The time I almost got raped. How to handle your inner dark feminine. And why Sansa Stark may well be the best feminine icon of our times….
“(You reach the place where) whoever you are attracted to sees you and goes — this isn’t someone who is gonna destroy me.”
I don’t trust like that either….
That’s what I want, Guru Jagat. That’s exactly what I want. I mean I’m really feeling you here.
I’m longing for a world of real power girls. Lovers, friends and allies. A place where — even if conflict arises — we are able to look one another in the eye and know that the difference of opinion is rooted in a commitment to not destroy the relationship in the exchange. If I see or sense someone wants to dominate the fuck out of the space with their need to be right, or their self-entitled anger disguised as woke for example, I don’t trust like that either.
And yet. For most women I know, reigning in our destructive side can pose a little problematic. Not least because, for most of their lives, they have gone to great lengths to stifle their natural inner rage in order to:
- Confine to social norms
- Keep things safe and stable and risk free
- Basically survive
- Be seen as spiritual/loving/accepted/worthy of inclusion
Getting through life without your destructive side in tact is tricky ,however. It takes its toll on us to keep all this in. The dark feminine is a thing. It’s like we’ve consigned her to the shadows. She’s the creepy one tapping at the window pane in the rain. And it takes effort. Daily effort. To keep her locked out there.
Truthfully, me too. As a feisty child I struggled to reconcile what was growing within me and what was expected of me. An errant teenager. I was conditioned to behave as a female like every other female. Brutally taught that females are really only ever truly acceptable when providing social cohesion. And not when tearing social structures the fuck down. Anger makes us worthy of punishment in the eyes of our communities. It also makes us ugly — which is the opposite of female in our current culture. A power girl is fine if you are in a comic. But in real life? You’d better learn to buckle down.
One of the major problems with all this is this is that, if you are taught that anger is not acceptable — ever, and even in moments where it is needed — frankly you just become a goddam danger to yourself.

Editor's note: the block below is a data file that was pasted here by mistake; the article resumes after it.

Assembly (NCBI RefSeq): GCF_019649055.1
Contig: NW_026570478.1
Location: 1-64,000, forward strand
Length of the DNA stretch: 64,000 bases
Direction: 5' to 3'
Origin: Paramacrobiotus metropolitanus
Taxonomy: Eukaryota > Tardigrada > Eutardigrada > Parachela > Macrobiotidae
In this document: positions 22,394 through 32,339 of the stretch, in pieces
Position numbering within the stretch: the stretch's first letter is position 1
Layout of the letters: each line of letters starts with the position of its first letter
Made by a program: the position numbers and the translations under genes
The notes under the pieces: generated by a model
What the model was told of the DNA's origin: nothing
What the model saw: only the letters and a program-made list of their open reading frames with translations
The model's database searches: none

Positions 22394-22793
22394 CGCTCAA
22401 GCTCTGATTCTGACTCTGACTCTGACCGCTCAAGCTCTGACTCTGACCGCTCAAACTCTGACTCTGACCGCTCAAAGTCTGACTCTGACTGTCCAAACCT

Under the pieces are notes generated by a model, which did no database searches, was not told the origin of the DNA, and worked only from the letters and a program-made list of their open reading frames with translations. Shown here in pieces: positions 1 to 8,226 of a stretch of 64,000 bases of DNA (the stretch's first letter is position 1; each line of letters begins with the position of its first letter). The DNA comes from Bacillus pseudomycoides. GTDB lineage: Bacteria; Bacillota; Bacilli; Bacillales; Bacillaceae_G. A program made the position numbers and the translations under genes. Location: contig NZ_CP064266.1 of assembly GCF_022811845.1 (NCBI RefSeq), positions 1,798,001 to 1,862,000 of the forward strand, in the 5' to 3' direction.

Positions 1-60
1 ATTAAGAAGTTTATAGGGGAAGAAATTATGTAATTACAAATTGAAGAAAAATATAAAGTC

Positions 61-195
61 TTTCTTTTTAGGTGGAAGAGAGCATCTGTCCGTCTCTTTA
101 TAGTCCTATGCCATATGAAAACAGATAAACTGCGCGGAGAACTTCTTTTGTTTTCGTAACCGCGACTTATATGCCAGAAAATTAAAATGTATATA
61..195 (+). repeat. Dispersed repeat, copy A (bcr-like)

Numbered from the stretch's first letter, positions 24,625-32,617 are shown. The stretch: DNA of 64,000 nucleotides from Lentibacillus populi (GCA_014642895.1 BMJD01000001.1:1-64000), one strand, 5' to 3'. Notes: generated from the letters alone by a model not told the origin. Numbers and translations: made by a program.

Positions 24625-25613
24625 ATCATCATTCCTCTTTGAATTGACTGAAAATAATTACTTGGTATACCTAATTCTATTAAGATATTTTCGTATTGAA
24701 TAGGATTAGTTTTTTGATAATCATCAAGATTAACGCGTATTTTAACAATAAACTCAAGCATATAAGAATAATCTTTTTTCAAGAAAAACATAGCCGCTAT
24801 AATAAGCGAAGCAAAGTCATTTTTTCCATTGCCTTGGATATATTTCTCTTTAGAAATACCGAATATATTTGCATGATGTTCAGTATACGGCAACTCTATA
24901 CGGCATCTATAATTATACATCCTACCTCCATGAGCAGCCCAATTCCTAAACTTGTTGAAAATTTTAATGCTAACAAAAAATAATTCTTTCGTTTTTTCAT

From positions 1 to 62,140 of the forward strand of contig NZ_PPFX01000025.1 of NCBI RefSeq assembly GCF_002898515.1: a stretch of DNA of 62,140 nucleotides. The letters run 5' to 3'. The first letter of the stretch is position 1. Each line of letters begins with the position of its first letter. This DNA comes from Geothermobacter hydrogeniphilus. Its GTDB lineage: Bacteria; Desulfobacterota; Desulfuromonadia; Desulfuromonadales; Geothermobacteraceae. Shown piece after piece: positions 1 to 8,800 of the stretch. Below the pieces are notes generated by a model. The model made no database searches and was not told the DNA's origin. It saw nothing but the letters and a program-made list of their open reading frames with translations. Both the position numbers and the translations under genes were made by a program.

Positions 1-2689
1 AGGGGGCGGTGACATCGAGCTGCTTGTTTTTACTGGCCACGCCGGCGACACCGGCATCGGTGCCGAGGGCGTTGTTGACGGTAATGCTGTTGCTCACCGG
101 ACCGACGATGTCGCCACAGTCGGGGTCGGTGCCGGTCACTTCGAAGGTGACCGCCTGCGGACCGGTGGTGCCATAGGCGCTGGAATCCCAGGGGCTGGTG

Turns Out I Like Myself….
I remember the day I was almost raped.
He ran up to me in the woods.
“Go on” he said. Like some kind of frenetic dog. Sweating in my face with excitement. “You know you’ll like it.” Pointing at the ground where he pictured he was about to enter me.
The voice in my head knew danger when she saw it:
“Just lie down and let him get it over with” my inner voice said to me. “It’s safer that way.”
Clear as day. To get angry with a man. Was more dangerous to my psyche than to be raped by a man.
Thankfully on this occasion my anger took over anyway. (For the record he didn’t actually want to force himself upon me after all. Apparently, he was just playing with the threat.) And so he ran like a nervous puppy. Stalling and crying all the way home. I remember watching him flop around as I screamed a rage so primal I didn’t even know I had it in me. It was like a forcefield of rage. A super weapon.
Turns out I like myself then — especially when I’m scared. He fell as he turned the corner, and I remember still screaming at him because he was a motherfucker.
I’ll admit I was lucky. He may not have been a murderer or a rapist like I’d feared. He may not have had that in him on this particular day. But I guess you could say my anger took a punt on it. Because the truth is — you and I both know — it could’ve gone either way.
This is what it means to be a woman with anger in this world. A liability without it. A liability with it.
Don’t put the blame on me…..
I woke the next day after a fretful night with one thought in mind. The man knew who I was and he knew where I lived. The fact that I knew who he was and I knew where he lived escaped me. Within a week I had moved.
Why didn’t I report him?
Don’t put the blame on me, frankly. I am sure I should have, yes. But — like many before me — I was scared of the repercussions. I was scared my anger would get me in trouble next time round. I was sure the anger police would sniff me out and I would, finally, have it coming. My trauma body — my deeply ingrained conditioning — had got the better of me.
So maybe you can understand my confusion then, when people tell me over and over that I am an angry woman — like it is some kind of disease. Like it isn’t welcome. Or necessary. Or that I just need to make a choice about being angry and that choice is basically to NOT be.
I’m sorry you feel that way….
I mean look at Thich Nhat Hanh” a spiritual person actually said to me once. “He doesn’t get angry.”
Or another (male) buddhist teacher: “Your anger is like a demon, Julia. You are mistakingly identifying with it as real.”
Okaaaaay — so both of them had a point. (I’m being generous here.)
But, crucially, I was struck how neither of them paid any attention to the context that my anger grew up in and still exists in. As men in both cases, I had seen them getting angry multiple times for example, and with no apparent social backlash for doing so either. No-one was calling them out for getting angry when they needed to.